Some sources close to the Israeli security apparatus revealed that 10 fluent Arabic speaking Israeli officers joined the American forces in Iraq. Their mission was to participate in the interrogation of Iraqi prisoners of war. Sources also pointed out that Israeli assistance began on 5 November 2002. At that time, the Israeli newspaper Ma’ariff and USA Today published reports that security and intelligence cooperation between the US and Israel was at a peak in preparation for the upcoming strike against Iraq. They also said that Israel had built special miniature towns to train US Marines in urban warfare. Two of these towns in the Negev desert were specially designed to train American Special Forces. American experts attested that these two towns included mosques, narrow streets and alleyways and even donkey carts to best simulate conditions in Iraq.
Other sources revealed that two weeks before the invasion, Israel supplied the US with military personnel specialised in urban warfare with operational experience that they had earned through missions in Palestinian refugee camps. Consequently, these Israelis played an important role in the war against Iraqis.
Military cooperation between the US and Israel has not been limited solely to logistical participation and support. The Pentagon also moved fuel storage and military equipment to Israel. It seems that this cooperation was highly successful as evidenced by the fact that an Israeli missile was dropped on Baghdad by coalition forces and its parts were shown on Iraqi television. This missile was the fruit of a joint American-Israeli military cooperation which is estimated to be worth billions of dollars. Israeli army special units were also allowed to patrol the west of Iraq prior to the commencement of military operations to ensure that Iraq does not use these areas for Scud launches against Israeli cities.
The Post-War Forces
Many within the Pentagon and US Central Command believe that invading Iraq has accomplished in days what US diplomacy failed to realise in years. Thus, the role played by the political establishment in post-war Iraq must be with the full consent of the US’s military establishment.
American forces are likely to deploy on Iraq’s border with Iran, where the mostly Shi’ite opposition to the pro-American Iraqi transitional government will be positioned. Likewise, the situation at the Syrian border will require a similar US troop deployment to protect Iraq against popular resistance movements and hostile anti-American militias, which Washington suspects that Syria supports.
As opposition to the US occupation increases and the possibility of an Iraqi resistance grows, the US will follow a course of absorbing resentment and combating resistance. To this end, a process of recruiting an indigenous Iraqi military is expected. The next step would be to declare amnesty for all Iraqi military forces with the exception of the security apparatus and intelligence institutions, due to their tribal loyalty, ideological commitment and personal devotion to the defeated Ba’athist regime. Thus, the deployment and assignment of US forces is likely to be as follows:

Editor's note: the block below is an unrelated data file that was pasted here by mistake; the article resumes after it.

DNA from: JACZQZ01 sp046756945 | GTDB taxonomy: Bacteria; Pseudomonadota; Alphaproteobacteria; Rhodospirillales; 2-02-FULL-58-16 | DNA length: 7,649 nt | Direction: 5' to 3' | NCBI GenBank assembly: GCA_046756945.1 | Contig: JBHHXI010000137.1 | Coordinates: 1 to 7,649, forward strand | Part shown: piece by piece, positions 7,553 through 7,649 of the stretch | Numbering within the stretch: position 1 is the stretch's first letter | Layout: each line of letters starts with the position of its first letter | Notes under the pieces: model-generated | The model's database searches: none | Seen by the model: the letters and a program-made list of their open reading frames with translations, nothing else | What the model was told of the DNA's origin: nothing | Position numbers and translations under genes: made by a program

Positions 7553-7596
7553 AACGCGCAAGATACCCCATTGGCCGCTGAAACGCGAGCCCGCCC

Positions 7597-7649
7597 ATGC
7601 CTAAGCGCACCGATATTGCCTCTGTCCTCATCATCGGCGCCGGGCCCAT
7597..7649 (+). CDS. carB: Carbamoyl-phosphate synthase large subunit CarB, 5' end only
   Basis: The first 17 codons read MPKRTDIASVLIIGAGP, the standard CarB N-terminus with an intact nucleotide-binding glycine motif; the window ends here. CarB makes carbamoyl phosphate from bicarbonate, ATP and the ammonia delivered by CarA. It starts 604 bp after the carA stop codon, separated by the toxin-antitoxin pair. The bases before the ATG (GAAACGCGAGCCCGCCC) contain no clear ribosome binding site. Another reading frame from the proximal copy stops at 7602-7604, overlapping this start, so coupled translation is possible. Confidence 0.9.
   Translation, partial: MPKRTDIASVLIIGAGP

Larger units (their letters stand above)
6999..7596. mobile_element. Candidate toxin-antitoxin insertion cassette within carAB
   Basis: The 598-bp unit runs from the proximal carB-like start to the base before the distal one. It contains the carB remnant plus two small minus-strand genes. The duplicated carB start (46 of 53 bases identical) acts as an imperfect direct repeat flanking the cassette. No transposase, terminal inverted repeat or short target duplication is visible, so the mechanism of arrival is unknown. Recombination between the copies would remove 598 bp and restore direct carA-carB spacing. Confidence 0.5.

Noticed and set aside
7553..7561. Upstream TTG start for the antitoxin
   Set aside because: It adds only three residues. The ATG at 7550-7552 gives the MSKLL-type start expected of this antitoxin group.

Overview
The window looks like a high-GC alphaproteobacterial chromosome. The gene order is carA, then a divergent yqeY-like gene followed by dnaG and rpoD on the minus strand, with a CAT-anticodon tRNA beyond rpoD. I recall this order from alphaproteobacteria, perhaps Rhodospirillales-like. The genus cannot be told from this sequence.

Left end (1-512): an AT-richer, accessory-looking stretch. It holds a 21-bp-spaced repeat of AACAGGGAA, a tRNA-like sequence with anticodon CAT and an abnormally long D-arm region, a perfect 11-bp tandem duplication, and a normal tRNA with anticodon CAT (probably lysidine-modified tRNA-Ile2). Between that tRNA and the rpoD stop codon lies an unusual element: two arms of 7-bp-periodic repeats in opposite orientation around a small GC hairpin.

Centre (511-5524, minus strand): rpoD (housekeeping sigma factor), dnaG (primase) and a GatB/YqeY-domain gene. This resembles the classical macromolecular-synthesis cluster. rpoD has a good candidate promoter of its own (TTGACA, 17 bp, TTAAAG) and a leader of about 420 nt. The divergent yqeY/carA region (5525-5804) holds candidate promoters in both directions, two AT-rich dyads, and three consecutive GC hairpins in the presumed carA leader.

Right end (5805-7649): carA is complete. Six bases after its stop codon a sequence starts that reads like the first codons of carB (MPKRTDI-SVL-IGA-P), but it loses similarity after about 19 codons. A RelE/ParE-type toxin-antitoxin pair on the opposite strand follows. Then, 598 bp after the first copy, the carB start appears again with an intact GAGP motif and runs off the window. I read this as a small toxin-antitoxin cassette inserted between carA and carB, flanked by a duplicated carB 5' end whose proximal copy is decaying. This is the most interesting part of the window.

First, forces will be required to protect the new government, its leaders and international organisations operating in Iraq. Second, forces will likely be deployed on the Iranian border in areas where hostilities are expected to break out. Third, forces will be needed to secure oil fields and facilities. Fourth, forces will be deployed on the Syrian border. Finally, forces will follow up the elimination of Iraq’s weapons of mass destruction as per the US’s claims.
This requires the US to have between 70-100,000 soldiers stationed in Iraq for the medium to long- term. Allied countries are expected to commit a further 50,000 troops, provided that overall command and control is maintained by the Americans. As with the case of Afghanistan, the Americans will prefer to involve Muslim and Arab countries in this mission lest the accusation is levelled that Iraq is being occupied by “infidels”.
As for the type of forces stationed in Iraq, there will be two divisions. One is the 101st Airborne Division. The other will be a mechanised infantry division, possibly the Fourth Mechanised Infantry Division. If hostilities break out with Iran or Syria, then one of the divisions will have to be armoured. In order to make its presence felt, US forces will need two infantry brigades with air and surveillance capabilities so as to be deployed on Iraq’s borders. Special Forces will also be needed in order to track down Saddam Hussein and his deputies.
As per the experience of Kosovo, the cost of each soldier in Iraq is likely to be approximately $120,000 per annum. Thus, the overall troop deployment in Iraq is likely to cost between $15-$20 billion per annum.
Baghdad did not fall
When the Iraqi ambassador to the UN, Mohamed Al-Doori, told reporters gathered in front of his residence in New York that, “the game is over,” everybody thought that Iraq had admitted defeat and would submit to the occupation. What Al-Doori meant, something that was subsequently realised by every Iraqi, is that Saddam’s regime had fallen but Baghdad did not fall.
When the dust settles and the initial euphoria over the collapse of Saddam’s regime subsides, Iraqis will realise that they are facing a US and British occupation fuelled by greed for oil and Zionist aspirations. It is, thus, inevitable that there will be popular resistance to American occupation and the American supported transitional government. The resistance militias will find support from various organisations and countries that also oppose the American occupation of Iraq. They will find that the looting of Iraq was allowed to happen to increase the bill of Iraq’s reconstruction and subjugate the Iraqi people. Why were Iraqi universities, their scientific facilities, medical institutions and the French, German, and Chinese embassies the prime targets of destruction and looting? In stark contrast, Iraq’s oil fields have been under the very tightest of security ever since the invasion began.